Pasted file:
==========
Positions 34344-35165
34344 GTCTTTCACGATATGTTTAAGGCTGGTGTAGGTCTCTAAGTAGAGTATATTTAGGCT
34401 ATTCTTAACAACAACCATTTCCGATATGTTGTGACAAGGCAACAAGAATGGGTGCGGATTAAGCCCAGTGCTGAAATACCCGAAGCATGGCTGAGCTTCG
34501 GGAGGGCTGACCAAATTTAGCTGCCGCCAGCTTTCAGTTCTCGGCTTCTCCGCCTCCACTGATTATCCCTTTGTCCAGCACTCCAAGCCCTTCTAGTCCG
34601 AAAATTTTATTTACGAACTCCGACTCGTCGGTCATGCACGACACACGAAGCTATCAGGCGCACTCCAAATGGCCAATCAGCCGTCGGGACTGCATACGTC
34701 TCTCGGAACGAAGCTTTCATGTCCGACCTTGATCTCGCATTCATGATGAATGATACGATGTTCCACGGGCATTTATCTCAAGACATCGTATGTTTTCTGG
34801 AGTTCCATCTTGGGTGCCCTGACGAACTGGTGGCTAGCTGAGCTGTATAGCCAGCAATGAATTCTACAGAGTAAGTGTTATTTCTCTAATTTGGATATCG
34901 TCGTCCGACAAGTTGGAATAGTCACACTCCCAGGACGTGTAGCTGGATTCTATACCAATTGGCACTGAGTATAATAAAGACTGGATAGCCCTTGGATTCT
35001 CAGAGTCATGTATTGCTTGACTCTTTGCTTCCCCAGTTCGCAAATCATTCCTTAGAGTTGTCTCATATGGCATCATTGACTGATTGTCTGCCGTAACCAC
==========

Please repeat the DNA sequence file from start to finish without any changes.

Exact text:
Positions 34344-35165
34344 GTCTTTCACGATATGTTTAAGGCTGGTGTAGGTCTCTAAGTAGAGTATATTTAGGCT
34401 ATTCTTAACAACAACCATTTCCGATATGTTGTGACAAGGCAACAAGAATGGGTGCGGATTAAGCCCAGTGCTGAAATACCCGAAGCATGGCTGAGCTTCG
34501 GGAGGGCTGACCAAATTTAGCTGCCGCCAGCTTTCAGTTCTCGGCTTCTCCGCCTCCACTGATTATCCCTTTGTCCAGCACTCCAAGCCCTTCTAGTCCG
34601 AAAATTTTATTTACGAACTCCGACTCGTCGGTCATGCACGACACACGAAGCTATCAGGCGCACTCCAAATGGCCAATCAGCCGTCGGGACTGCATACGTC
34701 TCTCGGAACGAAGCTTTCATGTCCGACCTTGATCTCGCATTCATGATGAATGATACGATGTTCCACGGGCATTTATCTCAAGACATCGTATGTTTTCTGG
34801 AGTTCCATCTTGGGTGCCCTGACGAACTGGTGGCTAGCTGAGCTGTATAGCCAGCAATGAATTCTACAGAGTAAGTGTTATTTCTCTAATTTGGATATCG
34901 TCGTCCGACAAGTTGGAATAGTCACACTCCCAGGACGTGTAGCTGGATTCTATACCAATTGGCACTGAGTATAATAAAGACTGGATAGCCCTTGGATTCT
35001 CAGAGTCATGTATTGCTTGACTCTTTGCTTCCCCAGTTCGCAAATCATTCCTTAGAGTTGTCTCATATGGCATCATTGACTGATTGTCTGCCGTAACCAC